A week ago, President Cyril Ramaphosa and a huge government and Transnet delegation were in town in Durban touring the port as part of an oversight visit. He trumpeted how the port is becoming more efficient and is in-line for massive infrastructure investment of up to R100 billion.
But organised business in the city and the country’s main shipping industry body say that there have not been major improvements in efficiencies at the Durban harbour – South Africa’s busiest container port.
In the early 2000’s the port was Africa’s busiest, but has since slipped to third spot after Eqypt’s Port Said and Tangier Port in Morocco.
However, the Port of Durban is still the busiest in Sub-Saharan Africa, handling some 60% of South Africa’s shipping container traffic, in addition to bulk cargo (dry bulk and ‘break bulk’) and automotive imports and exports. It is seen as a strategic infrastructure asset, considering its location and strong N3 corridor links to the country’s economic hub of Johannesburg.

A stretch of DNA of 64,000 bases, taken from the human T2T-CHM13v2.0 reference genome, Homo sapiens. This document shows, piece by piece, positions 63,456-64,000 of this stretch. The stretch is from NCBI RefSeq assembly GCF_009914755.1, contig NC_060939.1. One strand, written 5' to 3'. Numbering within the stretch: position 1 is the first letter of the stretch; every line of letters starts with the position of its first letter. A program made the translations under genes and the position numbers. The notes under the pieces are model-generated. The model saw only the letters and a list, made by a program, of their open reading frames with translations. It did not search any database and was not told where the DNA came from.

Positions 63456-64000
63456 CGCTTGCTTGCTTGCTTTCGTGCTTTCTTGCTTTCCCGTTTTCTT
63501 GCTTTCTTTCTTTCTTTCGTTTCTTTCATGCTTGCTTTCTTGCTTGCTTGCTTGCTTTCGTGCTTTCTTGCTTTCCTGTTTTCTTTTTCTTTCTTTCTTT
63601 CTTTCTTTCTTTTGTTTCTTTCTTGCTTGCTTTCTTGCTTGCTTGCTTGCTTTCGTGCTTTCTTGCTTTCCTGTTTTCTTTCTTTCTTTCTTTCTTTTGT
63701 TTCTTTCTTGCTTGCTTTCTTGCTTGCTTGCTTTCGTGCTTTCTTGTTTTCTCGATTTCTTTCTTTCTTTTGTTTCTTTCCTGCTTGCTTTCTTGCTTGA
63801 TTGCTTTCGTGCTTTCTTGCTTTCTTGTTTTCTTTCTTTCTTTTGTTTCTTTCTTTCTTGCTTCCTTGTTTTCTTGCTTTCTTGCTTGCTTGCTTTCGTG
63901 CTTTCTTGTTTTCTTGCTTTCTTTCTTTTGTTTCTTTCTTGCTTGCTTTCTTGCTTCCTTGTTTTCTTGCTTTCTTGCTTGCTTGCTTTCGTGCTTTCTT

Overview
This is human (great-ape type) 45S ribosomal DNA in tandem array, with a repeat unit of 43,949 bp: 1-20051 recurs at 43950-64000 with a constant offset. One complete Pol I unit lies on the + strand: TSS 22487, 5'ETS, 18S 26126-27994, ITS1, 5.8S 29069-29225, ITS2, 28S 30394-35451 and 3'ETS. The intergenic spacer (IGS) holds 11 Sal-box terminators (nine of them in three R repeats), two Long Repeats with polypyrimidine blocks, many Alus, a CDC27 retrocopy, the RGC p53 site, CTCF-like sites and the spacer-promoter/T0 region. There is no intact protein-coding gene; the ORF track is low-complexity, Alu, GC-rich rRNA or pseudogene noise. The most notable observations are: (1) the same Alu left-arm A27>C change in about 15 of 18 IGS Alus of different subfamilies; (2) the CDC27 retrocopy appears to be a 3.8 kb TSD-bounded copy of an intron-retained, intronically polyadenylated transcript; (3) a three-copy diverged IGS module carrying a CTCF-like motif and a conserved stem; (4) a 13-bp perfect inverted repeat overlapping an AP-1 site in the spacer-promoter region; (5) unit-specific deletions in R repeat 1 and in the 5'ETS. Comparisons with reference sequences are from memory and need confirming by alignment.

Efficiency levels in the port and congestion around the port have been a bugbear for business and port users for years.
And, between late 2018 and 2019 things reached a head with the Durban Chamber of Commerce and Industry and the South African Association of Shipping Operators and Agents (Saasoa) managing to get the president’s attention and meeting on the issue. In 2019, a Carte Blanche (Mnet’s investigative program) exposé also put the spotlight the port’s woes.
Last week’s visit by Ramaphosa (his delegation included Public Enterprises Minister Pravin Gordhan, Transport Minister Fikile Mbalula, Transnet CEO Portia Derby and KwaZulu-Natal Premier Sihle Zikalala, amongst others) did not include organised business.
While the Durban Chamber played this down, Saasoa was surprised by the move, saying that industry should have been part of the interaction with the president to tell their side of the story.
“There hasn’t been a major improvement in efficiencies at the Durban Port,” Saasoa chairman Malte Karsten tells Moneyweb.
“On the face of it, if there has been improved productivity levels, it’s got more to do with the fact that the port handled less cargo last year due to the impact of Covid-19,” Karsten points out.
“As Saasoa, we only were made aware of the president’s visit on Wednesday last week, a day before the tour. We were surprised business was not included, especially since we wrote a letter about a year-and-a-half ago complaining about the issues at the port,” he says.